Want some scary statistics for Halloween? In the first six months of 2005, the average number of “phishing” e-mails went from about 3 million to more than 5½ million, according to the Symantec, distributor and licensor, among other things, of firewall and virus protection software. Phishing, in case you’ve missed the news, is a scam which uses e-mail to spoof legitimate businesses such as banks and airlines, and attempts to entice you to enter personal data which can then be used by criminals. “Update your account” or “Your Security May Have Been Compromised and We Need You to Verify Your Password” are typical messages, often accompanied by logos and names that appear to be all too real.
Symantec also discovered 1,862 new software vulnerabilities, over the six month period—almost all moderate to high security threats and 60 percent were in Web-based applications. Symantec also found that the average number of denial-of-service attacks jumped from 119 to 927 a day during the first half of 2005. Why the increase? Personal computers are being overwhelmed with “bots”—penetrating vulnerabilities in personal computer software that allow the hackers—online criminals—to remotely control home computers. Not convinced? By monitoring customers and their networks the numbers of active bots more than doubled from 4,348 to 10,352 bot computers. The SANS Internet Storm Center, a not-for-profit organization that tracks hacking trends, detects an average of 260,000 bots each day that are out there looking for computers that are vulnerable to attack. No longer limited to “denial of service” attacks by triggering junk data to attack—and ultimately overwhelm—a legitimate website, these bots now are beginning to be used to generate SPAM and malicious code.
What if you offer a tutorial service that teaches how to use peer-to-peer file-sharing programs and refers members to P2P networks but doesn’t actually license file-sharing programs, and doesn’t operate a file-sharing network itself? Sounds like it would be tough to prove copyright infringement—the Grokster case notwithstanding.
But what if you advertise that by becoming a member, subscribing and paying a fee, your P2P file-sharing is legal. “PEOPLE ARE NOT GETTING SUED FOR USING OUR SOFTWARE. YES! IT IS 100% LEGAL,” or “Rest assured that File-Sharing is 100% legal.” What if customers are deceived into thinking that by becoming a member, P2P file-sharing is legal? Remember, when anyone uses a P2P file-sharing program to download copyrighted material, or to make that material available to others without the copyright owner’s permission, it’s copyright infringement. Well the FTC has charged Cashier Myricks Jr., doing business as MP3downloadcity.com, with deceptive advertising by falsely claiming that membership in the service makes P2P file-sharing legal; and acting on the FTC’s action, a U.S. District Court judge has stopped the deceptive ads. The FTC is seeking to make the ban permanent.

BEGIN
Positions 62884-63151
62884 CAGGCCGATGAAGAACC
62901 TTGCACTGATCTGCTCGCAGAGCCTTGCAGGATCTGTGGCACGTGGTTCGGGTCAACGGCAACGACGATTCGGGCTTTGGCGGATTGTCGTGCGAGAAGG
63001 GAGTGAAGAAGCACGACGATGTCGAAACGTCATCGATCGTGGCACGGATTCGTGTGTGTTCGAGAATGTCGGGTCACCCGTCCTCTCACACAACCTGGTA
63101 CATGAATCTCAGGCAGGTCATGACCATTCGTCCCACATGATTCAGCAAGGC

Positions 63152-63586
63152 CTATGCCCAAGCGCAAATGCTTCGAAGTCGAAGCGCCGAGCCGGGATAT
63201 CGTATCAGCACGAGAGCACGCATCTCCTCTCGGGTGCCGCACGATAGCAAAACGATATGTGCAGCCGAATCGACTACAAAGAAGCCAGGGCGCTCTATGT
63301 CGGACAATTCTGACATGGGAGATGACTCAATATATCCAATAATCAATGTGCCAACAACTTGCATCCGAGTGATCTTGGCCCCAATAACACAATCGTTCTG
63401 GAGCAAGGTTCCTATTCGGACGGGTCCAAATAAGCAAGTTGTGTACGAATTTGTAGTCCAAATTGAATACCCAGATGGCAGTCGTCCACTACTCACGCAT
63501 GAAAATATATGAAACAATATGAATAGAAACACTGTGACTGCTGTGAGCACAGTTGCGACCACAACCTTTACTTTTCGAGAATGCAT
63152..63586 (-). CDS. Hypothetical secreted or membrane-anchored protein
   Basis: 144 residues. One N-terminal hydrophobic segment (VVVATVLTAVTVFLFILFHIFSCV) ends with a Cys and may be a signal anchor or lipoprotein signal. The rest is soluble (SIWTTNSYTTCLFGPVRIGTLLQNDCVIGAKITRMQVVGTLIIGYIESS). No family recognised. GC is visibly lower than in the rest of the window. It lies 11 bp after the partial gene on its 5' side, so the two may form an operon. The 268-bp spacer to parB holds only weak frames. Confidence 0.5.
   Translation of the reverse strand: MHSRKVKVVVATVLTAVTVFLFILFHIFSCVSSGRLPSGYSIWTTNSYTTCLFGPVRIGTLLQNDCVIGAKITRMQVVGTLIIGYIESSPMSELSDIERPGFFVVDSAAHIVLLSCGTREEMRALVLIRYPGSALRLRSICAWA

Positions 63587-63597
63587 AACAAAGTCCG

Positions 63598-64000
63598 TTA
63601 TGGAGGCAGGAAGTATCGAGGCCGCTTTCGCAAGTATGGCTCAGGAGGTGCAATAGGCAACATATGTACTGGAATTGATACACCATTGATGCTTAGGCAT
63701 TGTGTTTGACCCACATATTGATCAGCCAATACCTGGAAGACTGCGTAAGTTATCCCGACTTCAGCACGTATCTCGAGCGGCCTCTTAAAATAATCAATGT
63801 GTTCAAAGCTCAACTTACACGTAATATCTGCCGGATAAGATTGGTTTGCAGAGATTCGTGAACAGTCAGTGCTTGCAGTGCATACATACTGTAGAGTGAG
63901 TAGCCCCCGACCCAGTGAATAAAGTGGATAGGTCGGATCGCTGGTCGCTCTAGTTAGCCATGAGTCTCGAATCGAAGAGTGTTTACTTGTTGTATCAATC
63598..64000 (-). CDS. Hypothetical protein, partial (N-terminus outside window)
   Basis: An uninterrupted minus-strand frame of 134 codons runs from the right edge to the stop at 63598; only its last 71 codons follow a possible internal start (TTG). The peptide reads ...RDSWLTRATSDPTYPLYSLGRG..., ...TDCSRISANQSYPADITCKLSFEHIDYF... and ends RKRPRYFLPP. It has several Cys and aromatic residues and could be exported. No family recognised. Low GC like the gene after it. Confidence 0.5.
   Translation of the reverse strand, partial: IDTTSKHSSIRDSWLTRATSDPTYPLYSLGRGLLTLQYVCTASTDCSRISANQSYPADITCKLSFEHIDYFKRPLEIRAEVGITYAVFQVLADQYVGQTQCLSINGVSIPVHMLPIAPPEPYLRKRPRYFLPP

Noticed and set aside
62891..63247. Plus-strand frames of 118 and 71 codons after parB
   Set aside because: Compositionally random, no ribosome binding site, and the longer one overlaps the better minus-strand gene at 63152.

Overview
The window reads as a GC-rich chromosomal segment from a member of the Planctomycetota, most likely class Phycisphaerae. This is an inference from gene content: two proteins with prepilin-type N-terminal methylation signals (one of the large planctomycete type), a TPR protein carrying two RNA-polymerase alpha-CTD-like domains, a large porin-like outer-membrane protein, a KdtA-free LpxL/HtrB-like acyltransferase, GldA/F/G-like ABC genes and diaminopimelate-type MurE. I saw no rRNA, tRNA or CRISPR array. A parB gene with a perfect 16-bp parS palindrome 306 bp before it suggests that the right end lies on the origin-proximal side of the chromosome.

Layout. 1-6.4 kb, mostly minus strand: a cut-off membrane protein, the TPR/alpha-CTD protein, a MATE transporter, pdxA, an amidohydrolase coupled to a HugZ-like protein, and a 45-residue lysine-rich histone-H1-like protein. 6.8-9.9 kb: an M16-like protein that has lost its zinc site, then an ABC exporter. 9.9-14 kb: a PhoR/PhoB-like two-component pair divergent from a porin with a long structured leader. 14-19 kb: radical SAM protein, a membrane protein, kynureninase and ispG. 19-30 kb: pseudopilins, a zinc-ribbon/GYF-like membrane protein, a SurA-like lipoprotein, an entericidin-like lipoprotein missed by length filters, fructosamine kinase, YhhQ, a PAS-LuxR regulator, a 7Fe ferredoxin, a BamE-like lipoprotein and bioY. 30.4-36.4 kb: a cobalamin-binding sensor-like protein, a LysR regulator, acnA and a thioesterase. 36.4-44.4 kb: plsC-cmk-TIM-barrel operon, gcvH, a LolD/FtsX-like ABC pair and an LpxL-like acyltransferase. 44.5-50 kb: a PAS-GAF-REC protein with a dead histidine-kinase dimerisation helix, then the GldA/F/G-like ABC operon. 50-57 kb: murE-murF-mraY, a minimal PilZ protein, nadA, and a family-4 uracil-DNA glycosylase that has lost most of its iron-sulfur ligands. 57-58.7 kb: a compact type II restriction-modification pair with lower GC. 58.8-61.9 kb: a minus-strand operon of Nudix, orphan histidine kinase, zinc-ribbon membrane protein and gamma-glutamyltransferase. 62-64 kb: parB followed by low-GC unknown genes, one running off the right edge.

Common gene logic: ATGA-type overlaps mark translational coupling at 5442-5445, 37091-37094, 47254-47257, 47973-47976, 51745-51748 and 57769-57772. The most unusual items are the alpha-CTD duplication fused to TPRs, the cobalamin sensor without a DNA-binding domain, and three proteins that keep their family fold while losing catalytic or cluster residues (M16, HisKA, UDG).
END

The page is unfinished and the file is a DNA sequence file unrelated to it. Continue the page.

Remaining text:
Want to know more? The FTC has published “P2P File Sharing: Evaluating the Risks.” Oh, and you should also probably call Rimon…after all, we know advertising, marketing and promotion like nobody else.
Did you think you just caught up to the clever marketing professionals that use search engines, click-throughs and product placement on reality TV or interactive gaming to stimulate your buying juices. Just hearing about “buzz” of viral marketing. Talk about being behind the times. A relatively new technology known as RSS (Really Simple Syndication—probably named by the same people who gave us KISS—Keep It Simple, Stupid) is beginning to attract some clever marketing professionals to the web. While the technology is in its relative infancy (about five or so years old) in Internet time, adolescence—and therefore a bit of rebellion and wild times—are just ahead. RSS feeds allow individuals to aggregate information updates from web sites and blogs so they can review headlines and often a synopsis of them on a single site. You might know these programs as “news readers” or aggregators, because news and media companies already use RSS feeds to distribute summaries for their readers. Why the excitement? Well, you already know that “per-click” advertising allows advertisers to match spending with the numbers of consumers that are attracted to the advertisement—to some extent, a real-time metric of the effectiveness of any particular marketing campaign on the Internet.
What if you could more effectively target your advertising to a tailor-made-market–consumers who have expressed an interest in particular subjects. Imagine putting advertising for cameras onto an RSS web feed from a camera or lens manufacturer’s site. What if you use RSS technology to keep up to date on the latest entries in the automotive marketplace—and an advertiser puts auto advertising on the feeds. Not only is RSS feed advertising cheaper, but marketers can also target precisely those consumers who may be predisposed—or have expressed an interest—in the market for those products or services!
While RSS technology is still to be refined, consumers who are overwhelmed with the volume of data floating around the Internet have turned to more refined search engines and tools which help them self-select what they do and do not see. RSS technology is a natural outgrowth of that need, and as programs become more user-friendly, the marketing community is beginning to take notice. Did you really think you could rest easy having mastered ad-ware, spy ware, phishing, SPAM, cookies and banners, and such arcane terms that hearken back to the Jurassic age? The times they are always a’ changing. Keep an eye out for RSS—it’s coming to a news feed near you.